Don’t Judge a Book by Its Cover…

Named ìthe closest thing to a graphic design rock starî by USA Today and the ìBatman of all designersî by Art Daily, Chip Kidd, is one of the most popular, renowned book designers in todayís design field. Born in Shilington, PA, Kidd always had an eye for design. At the age of three, he was attracted to the design elements on the cover of a Batman comics book. Since then, his passion for design grew, specifically for comics and book design. Veronique Vienne wrote a book about Kidd, describing his attraction to Batman as a “childhood obsession and lasting adult passion.î As you can see from this video, his passion for comics started at a young age.

Despite his art professor stating his designs for a book cover project were fair at best, he is now one of the most celebrated book designers in the world. Averaging about 75 book covers a year, he has designed concepts for acclaimed authors such as Michael Crichton, Dean Koontz, Charles Schulz, David Sedaris and John Updike. In addition, his passion for comic books has lead him to design covers for several DC comic publications such as ìThe Complete History of Batman, Superman and Wonder Womanî and ìThe Golden Age of DC Comics: 356 Daysî. He has also written and designed two books, ìThe Cheese Monkeyísî and ìThe Learnersî. Below is a quick video showing his clever use of typography in the design of the book, ìThe Learnersî.

Despite the large amount of acclaim heís received from his book designs, Kidd is a very humble person. He has stated that consumers should not judge books by their covers. “I’m very much against the idea that the cover will sell the book. Marketing departments of publishing houses tend to latch onto this concept and they can’t let go. But it’s about whether the book itself really connects with the public, and the cover is only a small part of that.”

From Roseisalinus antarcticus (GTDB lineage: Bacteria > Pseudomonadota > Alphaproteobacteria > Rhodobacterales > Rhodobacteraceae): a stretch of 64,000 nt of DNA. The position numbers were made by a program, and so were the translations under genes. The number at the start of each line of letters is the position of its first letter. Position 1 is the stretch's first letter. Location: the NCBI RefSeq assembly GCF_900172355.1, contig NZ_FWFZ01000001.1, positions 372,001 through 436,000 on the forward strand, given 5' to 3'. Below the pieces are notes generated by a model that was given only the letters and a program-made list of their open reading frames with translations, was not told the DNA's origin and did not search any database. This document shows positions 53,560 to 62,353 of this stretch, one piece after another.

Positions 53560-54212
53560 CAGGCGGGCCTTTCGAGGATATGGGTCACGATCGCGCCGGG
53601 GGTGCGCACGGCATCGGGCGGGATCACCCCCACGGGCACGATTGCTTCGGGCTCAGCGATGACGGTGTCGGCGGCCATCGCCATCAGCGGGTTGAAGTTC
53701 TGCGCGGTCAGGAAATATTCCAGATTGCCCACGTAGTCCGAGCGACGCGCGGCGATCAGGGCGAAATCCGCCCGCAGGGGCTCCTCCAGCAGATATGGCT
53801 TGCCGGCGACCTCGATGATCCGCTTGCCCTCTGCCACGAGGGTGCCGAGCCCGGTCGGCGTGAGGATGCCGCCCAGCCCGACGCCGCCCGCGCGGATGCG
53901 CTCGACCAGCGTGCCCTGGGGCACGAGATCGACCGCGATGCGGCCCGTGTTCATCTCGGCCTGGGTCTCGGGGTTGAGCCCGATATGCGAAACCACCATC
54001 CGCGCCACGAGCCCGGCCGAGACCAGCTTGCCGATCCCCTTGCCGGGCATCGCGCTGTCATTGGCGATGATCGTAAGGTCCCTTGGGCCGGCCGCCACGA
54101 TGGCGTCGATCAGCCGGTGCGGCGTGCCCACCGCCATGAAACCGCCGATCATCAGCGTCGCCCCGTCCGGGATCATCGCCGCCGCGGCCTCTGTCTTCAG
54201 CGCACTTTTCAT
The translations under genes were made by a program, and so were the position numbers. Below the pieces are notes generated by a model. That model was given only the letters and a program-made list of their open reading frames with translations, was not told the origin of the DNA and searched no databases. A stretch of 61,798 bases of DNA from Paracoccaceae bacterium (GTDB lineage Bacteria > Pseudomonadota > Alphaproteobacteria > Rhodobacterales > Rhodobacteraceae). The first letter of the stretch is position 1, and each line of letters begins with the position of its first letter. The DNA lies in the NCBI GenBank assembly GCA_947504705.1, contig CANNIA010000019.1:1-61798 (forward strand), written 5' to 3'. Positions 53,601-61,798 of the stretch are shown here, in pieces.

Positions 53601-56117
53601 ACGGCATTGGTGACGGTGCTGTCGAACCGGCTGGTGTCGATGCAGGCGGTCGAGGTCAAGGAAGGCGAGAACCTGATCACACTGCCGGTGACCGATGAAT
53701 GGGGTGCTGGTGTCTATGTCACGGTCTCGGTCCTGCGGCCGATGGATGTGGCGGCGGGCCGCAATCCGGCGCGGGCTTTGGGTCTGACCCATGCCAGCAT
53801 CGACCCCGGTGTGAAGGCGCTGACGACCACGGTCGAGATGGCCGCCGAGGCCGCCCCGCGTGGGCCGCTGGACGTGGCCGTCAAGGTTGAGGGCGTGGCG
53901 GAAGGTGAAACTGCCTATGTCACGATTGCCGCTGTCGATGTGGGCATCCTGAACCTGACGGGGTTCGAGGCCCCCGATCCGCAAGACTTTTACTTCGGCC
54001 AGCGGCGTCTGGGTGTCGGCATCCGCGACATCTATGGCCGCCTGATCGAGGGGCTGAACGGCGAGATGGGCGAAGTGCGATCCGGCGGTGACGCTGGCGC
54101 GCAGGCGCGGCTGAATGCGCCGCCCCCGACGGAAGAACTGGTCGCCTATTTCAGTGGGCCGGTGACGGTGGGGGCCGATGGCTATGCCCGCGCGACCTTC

Two years ago, while I was at the HOW conference in Atlanta, I was fortunate enough to attend Chip Kiddís lecture on design. I was so impressed with his lecture, I was determined to talk to him at one point during the conference. I wasnít sure how I was going to accomplish this since there were over 5,000 people in attendance. The day before we flew back to Jersey, the conference hosted a ëDesign Ballî at the Atlanta aquarium where all attendees was asked to dress as their favorite typographic solution. My manager and I were dressed as widows, wearing black veils. (I know, cheesy, but most design geeks got a kick out of it!) After my 2nd drink, I saw Chip Kidd by himself casually sitting at a table, enjoying the music. I was ecstatic! I could talk to him! But what would I say? How should I act? He was a renowned book designer and I had just graduated from college! I downed my 3rd drink and walked over to him. All I could say was ìYour session was great!!î He smiled, thanked me and said, ìIím glad you liked itî. I stood there for a few more minutes, starred at him, trying to think of something else to say, but couldnít! Instead I smiled again, said my goodbyes and walked away. Even though it was an extremely short conversation, I am proud to say I met Chip Kidd, the most celebrated and famous book designer in the world!

Jul 16, 2009

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